Amidst the tidal change rippling through the luxury sector—one that involves reduction of carbon footprint, protection of animal rights and dismissal of plastics—only one leather alternative adheres to such standards and still feels premium. That product, Reishi, launches this week. A fungi-based “fine mycelium” grown in labs under proprietary circumstances, Reishi emulates many sensory aspects of genuine leather and eschews the plastic soul of synthetics. Founder Philip Ross, an artist who’s exhibited at MoMA and the Venice Biennale, spent 20 years developing the biomaterial. In the past few months—with the aid of CEO Matt Scullin, a materials scientist—breakthroughs were so substantial that it became time to unveil Reishi.
Scullin recognizes that their company, MycoWorks, sits at the center of three important movements: advanced manufacturing, animal rights and plastic alternatives. If brands commit and customers request, Reishi’s success could impact the substantial waste in the leather industry. First, though, one must assuage fears about quality.
“People, for a long time, have grown something called mushroom leather,” Scullin explains to us. “It’s compressed down into something more like expanded PVC or yoga mat material and it’s very weak. What we do is, while our material is growing, we coerce the mycelium cells into a woven structure. This gives it much more strength and durability. After we harvest, we can then go into tanning.” Between this proprietary growth process and their specific post processing with tannery partners, the resulting hand-feel—whether it’s the creaminess of their golden patina Reishi or the embossed pebbling—meticulously mimics high-quality cowhide leather.
The material value here comes from three different segments of the company itself. “On the front end of our process, we are an advanced agricultural company doing indoor farming,” Scullin says. They grow their mushrooms in two-by-three feet trays—scalable units with their own micro-environments—and produce sheets of fine mycelium. They can even grow custom shapes within specific trays, a factor that will further reduce waste product down the line. New technology, developed by Ross, powers this. “It’s very different from what everyone else is doing,” Scullin says. “We have a lot of patent protection on all of the proprietary processes that we do—and a lot more that we are developing as well. We think we are at the beginning of this.”
For the second segment behind Reishi’s differences, Scullin says, “We are an advanced chemistry company, developing leather-tanning on mycelium.” MycoWorks’ tannery partners—their first being Spanish heritage tannery Curtidos Badia—bring institutional knowledge and carry over the history of leather. Curtidos Badia vegetable-tans Reishi exactly as they would real leather. In order for this to happen, MycoWOrks had to develop their “own chemistries that are adaptable to tannery processes,” Scullin continues. “We took the approach that instead of reinventing everything (a slow process as leather-tanning has taken hundreds of years to develop) we made our processes compatible with tanneries.” No toxic chemicals are used—only natural-dyeing and vegetable-tanning.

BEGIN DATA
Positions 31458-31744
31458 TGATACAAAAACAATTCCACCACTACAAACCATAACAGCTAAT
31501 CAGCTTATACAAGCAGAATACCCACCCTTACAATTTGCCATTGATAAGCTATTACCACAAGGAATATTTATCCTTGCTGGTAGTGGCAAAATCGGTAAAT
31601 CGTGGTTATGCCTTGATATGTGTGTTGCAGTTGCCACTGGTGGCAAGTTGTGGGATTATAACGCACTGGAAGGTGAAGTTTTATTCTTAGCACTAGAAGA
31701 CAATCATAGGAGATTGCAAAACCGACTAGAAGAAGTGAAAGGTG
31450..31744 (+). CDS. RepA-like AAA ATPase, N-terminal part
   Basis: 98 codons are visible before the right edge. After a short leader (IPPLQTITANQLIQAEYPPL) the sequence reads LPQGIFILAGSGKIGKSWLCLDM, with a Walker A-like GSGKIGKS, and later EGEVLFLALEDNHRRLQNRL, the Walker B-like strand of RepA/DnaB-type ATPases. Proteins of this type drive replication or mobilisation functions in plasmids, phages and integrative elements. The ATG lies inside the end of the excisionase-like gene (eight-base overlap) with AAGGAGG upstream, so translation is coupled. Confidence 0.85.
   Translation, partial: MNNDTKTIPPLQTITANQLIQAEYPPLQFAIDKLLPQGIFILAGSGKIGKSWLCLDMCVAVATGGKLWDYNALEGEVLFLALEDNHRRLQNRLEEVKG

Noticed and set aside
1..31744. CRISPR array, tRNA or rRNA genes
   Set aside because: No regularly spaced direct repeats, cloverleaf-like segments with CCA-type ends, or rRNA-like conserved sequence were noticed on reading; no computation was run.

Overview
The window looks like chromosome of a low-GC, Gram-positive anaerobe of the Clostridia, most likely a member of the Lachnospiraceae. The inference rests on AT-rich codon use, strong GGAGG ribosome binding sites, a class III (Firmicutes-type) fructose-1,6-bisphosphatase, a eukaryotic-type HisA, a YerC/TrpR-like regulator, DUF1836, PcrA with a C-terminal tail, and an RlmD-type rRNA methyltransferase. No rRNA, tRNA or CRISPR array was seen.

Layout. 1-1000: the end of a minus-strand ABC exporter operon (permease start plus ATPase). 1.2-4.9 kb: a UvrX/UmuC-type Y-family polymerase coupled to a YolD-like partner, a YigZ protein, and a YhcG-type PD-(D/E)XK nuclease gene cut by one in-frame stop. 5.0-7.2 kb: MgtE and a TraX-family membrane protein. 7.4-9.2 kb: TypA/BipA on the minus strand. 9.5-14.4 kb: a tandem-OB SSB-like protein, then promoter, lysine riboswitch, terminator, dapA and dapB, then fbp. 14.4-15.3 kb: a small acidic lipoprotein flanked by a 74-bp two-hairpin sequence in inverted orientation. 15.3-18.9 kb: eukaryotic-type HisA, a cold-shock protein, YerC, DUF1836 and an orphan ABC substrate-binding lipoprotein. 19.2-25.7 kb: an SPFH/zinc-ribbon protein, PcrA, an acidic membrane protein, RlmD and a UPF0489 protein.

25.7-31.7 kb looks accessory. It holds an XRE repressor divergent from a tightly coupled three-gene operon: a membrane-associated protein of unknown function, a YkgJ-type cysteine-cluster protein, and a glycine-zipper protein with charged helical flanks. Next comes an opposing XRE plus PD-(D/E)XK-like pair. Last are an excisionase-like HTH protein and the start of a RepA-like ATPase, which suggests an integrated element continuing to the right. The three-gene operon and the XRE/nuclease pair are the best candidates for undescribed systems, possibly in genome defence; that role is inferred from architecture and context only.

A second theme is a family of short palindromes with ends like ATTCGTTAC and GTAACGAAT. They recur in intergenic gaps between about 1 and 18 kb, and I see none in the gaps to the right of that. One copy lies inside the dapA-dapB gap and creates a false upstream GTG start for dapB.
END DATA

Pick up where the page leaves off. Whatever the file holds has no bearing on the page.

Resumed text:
Finally, on the back end, Scullin says, “We are a fashion and luxury brand working with others in that market. We’ve spent a lot of time with our tanneries and our partners and we’ve avoided staying in our own bubble in Silicon Valley. We’ve developed Reishi based on feedback we are getting from these brands. In working with them and understanding what they need out of a material, and their applications, we’ve been able to adapt.” Here, Scullin notes that this could be as different as footwear and accessories or outerwear. Each application has very different requirements.
Demand is extraordinary. Right now, consumers are making purchasing decisions that have encouraged brands to reach out to MycoWorks. “Brands are telling us that consumers are speaking to them with their wallets about plastics and animal rights,” Scullin says. “The world wants a natural alternative, but nobody wants to compromise on performance. Reishi performs.” Beyond fashion, requests have come in from the automotive industry and upholsterers. MycoWorks just doesn’t have enough material for markets that large right now.
Beyond the look and feel of Reishi, MycoWorks and partners have been proving its longterm performance capabilities. Animal leather, after all, lasts. “We’ve been doing wear testing,” Scullin says. “Our brand partners have been doing wear testing. And moreover, they’ve been doing lots of fabrication testing. We’ve been doing a lot of accelerated testing, as well.” MycoWorks also had third-party testing conducted and the results are fascinating. For example, Reishi can survive 100,000 bends and thousands of abrasion cycles.
In the coming months, partner brands will be announced. Reishi debuts during fashion week because Scullin and team want to put the material in people’s hands now. “We think it is significant that people can come in and touch it and see it and experience it. We think that a key part of our story is transparency. We want to talk about our partners and how this is made. That’s something that I think is new in this field of alternatives and biomaterials.” Touching Reishi solidifies belief in it—and offers a bit of hope for the future of luxury goods.
Images courtesy of MycoWorks